News Release Archive

The Nova Scotia Girls Exploring Trades and Technology (GETT) Camp
Program today honored students who took part the recent Canadian
Women in Trades and Technology essay contest.

The contest was open to all Nova Scotia students (male and
female) in grades six, seven and eight, with the first place
prize going to Jennifer DeViller, Chebucto Heights School,
Halifax. Second place went to Michelle Cox, Shelburne Regional
High School, and third place to Eileen Redmond, Highland Park
School, Halifax. The girls will receive $200, $175, and $125 in
cash and prizes respectively.

Education and Culture Minister John MacEachern said GETT's
efforts is helping girls realize that they too have a place in
the area of trades and technology. "Skills that require knowledge
of math and science are not gender specific. GETT helps girls
understand the importance of math and science skills in the
workplace of today, providing them with insight into the types of
careers and opportunities that can be open to them," he said.

Jennifer DeViller's first-place essay focused on Canadian women's
work in trades and technology since World War I, including an
interview with her grandmother, Flo MacKenzie, who worked as a
telegraph operator for the Canadian National Telegraph during
World War II. In her essay, Jennifer said, "Women have gained a
wider vision of the future [since World War I], and a greater
sense of control over it."

The second-place essay highlighted the life and career
achievements of Roberta Bondar, a Canadian astronaut, and her
influence on women around the world. "Many Canadian women have
left something positive for young women to look up to for
generations to come, and I am very proud to say that I am a young
Canadian woman," said Michelle.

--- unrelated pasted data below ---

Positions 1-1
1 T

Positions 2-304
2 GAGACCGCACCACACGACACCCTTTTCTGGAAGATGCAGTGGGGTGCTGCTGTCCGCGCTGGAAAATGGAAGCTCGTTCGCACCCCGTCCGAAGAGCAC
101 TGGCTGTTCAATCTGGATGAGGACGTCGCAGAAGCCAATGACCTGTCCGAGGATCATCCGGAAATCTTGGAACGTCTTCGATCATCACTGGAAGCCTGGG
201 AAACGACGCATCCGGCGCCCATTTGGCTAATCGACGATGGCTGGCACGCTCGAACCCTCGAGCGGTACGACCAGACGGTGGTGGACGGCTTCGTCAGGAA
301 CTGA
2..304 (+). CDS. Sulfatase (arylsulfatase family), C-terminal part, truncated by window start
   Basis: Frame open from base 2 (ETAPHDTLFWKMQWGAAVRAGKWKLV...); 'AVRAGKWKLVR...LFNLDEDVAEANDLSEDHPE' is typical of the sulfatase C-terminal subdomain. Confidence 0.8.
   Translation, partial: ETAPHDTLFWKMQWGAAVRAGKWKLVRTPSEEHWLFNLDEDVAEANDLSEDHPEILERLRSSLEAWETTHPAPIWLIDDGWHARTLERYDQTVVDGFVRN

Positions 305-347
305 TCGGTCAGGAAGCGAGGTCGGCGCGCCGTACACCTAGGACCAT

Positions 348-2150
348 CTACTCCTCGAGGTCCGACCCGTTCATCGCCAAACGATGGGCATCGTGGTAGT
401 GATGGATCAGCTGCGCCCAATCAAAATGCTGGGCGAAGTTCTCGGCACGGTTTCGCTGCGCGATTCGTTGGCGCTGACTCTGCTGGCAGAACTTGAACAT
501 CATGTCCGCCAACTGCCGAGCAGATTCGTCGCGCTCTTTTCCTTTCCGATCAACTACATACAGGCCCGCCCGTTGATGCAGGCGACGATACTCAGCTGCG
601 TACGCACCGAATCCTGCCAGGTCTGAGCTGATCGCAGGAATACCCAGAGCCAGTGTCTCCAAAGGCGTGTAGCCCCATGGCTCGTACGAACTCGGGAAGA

Eileen Redmond, in her third-place essay, recognized that there
are few women role models teaching science and math courses, but
does not let this discourage her because of the positive
influence of her parents, who encourage her to choose the career
she desires. Eileen says, "As a young Canadian woman interested
in trades and technology, I am doing what I like because I am the
one who should decide my future, not the past or anyone else."

This is the first year that the GETT Camp Program has been
available in Nova Scotia. The program is a week-long, day-camp
program, that gives girls in grades six, seven and eight an
opportunity to visit work sites featuring modern technology, and
meet women working in trades and technology where math and
sciences are key components in their jobs. The girls also get to
design, build, and race go-carts as a practical, hands-on
application of these courses.

Scheduled to begin July 15, GETT offers three camps in the
Halifax area, as well as one camp in Eskasoni. Each camp has
spaces for 10 female students and tomorrow GETT will draw the
names of the campers from close to 70 applicants.

The GETT camp program has met with great success in seven other
provinces, and in Nova Scotia has been developed by the
apprenticeship training division of the Department of Education
and Culture, in partnership with the Nova Scotia Women in Trades
and Technology Association. Sponsors for this program are the
Department of Education and Culture, the Nova Scotia Community
College (Halifax Campus), the provincial Department of Human
Resources, the Ship Repair Machinists and Mechanics Union
(Halifax Dockyard), Imperial Oil Charitable Foundation, Pratt and
Whitney Canada, and the Discovery Centre.

The winning essayists were presented with their prizes by Marilyn
Gaudet, deputy minister of Education and Culture, and GETT
program developers.


Contact: Leslee Nicholson  902-424-5190

         Brenda Daniels    902-883-7061

         Kelly Thomas      902-424-5190

trp                       June 07, 1996 - 2:00 p.m.